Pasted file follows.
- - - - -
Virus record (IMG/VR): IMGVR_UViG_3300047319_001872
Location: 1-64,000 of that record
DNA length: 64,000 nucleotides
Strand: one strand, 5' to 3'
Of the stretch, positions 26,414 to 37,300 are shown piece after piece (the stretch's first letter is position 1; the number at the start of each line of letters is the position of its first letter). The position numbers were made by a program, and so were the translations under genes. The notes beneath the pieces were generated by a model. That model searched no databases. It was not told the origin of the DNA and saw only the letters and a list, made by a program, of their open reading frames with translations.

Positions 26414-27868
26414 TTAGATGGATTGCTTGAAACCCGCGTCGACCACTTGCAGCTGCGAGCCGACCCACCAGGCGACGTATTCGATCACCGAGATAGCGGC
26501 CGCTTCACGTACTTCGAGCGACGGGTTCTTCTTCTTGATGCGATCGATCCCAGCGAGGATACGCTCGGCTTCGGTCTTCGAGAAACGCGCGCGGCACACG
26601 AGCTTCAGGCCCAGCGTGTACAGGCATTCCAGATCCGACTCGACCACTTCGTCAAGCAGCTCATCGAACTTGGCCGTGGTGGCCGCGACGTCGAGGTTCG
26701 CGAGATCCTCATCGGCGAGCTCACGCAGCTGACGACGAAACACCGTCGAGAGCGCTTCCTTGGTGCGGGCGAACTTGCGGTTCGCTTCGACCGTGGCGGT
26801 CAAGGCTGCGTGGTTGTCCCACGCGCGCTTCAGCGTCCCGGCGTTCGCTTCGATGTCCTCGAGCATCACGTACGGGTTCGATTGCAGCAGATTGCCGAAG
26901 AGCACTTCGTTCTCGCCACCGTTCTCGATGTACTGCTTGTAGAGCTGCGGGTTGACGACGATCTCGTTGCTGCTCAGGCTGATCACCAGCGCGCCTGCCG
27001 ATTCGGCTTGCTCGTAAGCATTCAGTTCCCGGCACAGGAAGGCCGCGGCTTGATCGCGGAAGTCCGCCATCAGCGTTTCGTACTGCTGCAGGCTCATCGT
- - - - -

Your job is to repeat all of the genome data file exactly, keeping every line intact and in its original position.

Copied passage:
Virus record (IMG/VR): IMGVR_UViG_3300047319_001872
Location: 1-64,000 of that record
DNA length: 64,000 nucleotides
Strand: one strand, 5' to 3'
Of the stretch, positions 26,414 to 37,300 are shown piece after piece (the stretch's first letter is position 1; the number at the start of each line of letters is the position of its first letter). The position numbers were made by a program, and so were the translations under genes. The notes beneath the pieces were generated by a model. That model searched no databases. It was not told the origin of the DNA and saw only the letters and a list, made by a program, of their open reading frames with translations.

Positions 26414-27868
26414 TTAGATGGATTGCTTGAAACCCGCGTCGACCACTTGCAGCTGCGAGCCGACCCACCAGGCGACGTATTCGATCACCGAGATAGCGGC
26501 CGCTTCACGTACTTCGAGCGACGGGTTCTTCTTCTTGATGCGATCGATCCCAGCGAGGATACGCTCGGCTTCGGTCTTCGAGAAACGCGCGCGGCACACG
26601 AGCTTCAGGCCCAGCGTGTACAGGCATTCCAGATCCGACTCGACCACTTCGTCAAGCAGCTCATCGAACTTGGCCGTGGTGGCCGCGACGTCGAGGTTCG
26701 CGAGATCCTCATCGGCGAGCTCACGCAGCTGACGACGAAACACCGTCGAGAGCGCTTCCTTGGTGCGGGCGAACTTGCGGTTCGCTTCGACCGTGGCGGT
26801 CAAGGCTGCGTGGTTGTCCCACGCGCGCTTCAGCGTCCCGGCGTTCGCTTCGATGTCCTCGAGCATCACGTACGGGTTCGATTGCAGCAGATTGCCGAAG
26901 AGCACTTCGTTCTCGCCACCGTTCTCGATGTACTGCTTGTAGAGCTGCGGGTTGACGACGATCTCGTTGCTGCTCAGGCTGATCACCAGCGCGCCTGCCG
27001 ATTCGGCTTGCTCGTAAGCATTCAGTTCCCGGCACAGGAAGGCCGCGGCTTGATCGCGGAAGTCCGCCATCAGCGTTTCGTACTGCTGCAGGCTCATCGT